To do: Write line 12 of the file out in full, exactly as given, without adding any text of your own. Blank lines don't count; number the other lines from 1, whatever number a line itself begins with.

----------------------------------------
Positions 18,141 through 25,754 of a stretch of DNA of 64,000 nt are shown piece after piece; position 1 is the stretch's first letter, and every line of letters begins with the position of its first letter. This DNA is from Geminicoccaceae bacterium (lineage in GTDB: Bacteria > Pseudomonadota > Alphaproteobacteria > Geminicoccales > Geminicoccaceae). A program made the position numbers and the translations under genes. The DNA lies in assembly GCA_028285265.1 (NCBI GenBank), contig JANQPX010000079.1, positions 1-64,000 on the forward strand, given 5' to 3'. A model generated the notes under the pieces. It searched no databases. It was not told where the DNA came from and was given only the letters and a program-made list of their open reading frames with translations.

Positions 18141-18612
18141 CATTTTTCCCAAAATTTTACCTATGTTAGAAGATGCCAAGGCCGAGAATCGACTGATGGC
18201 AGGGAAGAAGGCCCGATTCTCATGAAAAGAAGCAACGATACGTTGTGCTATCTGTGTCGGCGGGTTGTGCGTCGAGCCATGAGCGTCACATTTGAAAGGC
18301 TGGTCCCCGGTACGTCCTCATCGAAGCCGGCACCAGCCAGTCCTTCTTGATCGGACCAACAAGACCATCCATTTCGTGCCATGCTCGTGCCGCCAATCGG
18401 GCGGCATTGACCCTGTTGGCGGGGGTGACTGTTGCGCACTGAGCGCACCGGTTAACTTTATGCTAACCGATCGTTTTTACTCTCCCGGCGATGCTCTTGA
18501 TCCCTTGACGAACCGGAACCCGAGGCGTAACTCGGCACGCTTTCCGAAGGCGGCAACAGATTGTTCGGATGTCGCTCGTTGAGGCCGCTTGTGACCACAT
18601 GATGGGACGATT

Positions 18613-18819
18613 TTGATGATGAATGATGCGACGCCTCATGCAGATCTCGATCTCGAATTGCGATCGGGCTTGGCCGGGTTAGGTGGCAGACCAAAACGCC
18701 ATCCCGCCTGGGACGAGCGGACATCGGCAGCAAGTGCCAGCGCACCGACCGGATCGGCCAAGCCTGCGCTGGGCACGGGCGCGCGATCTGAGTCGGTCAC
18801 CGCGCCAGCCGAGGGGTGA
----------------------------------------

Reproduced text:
18801 CGCGCCAGCCGAGGGGTGA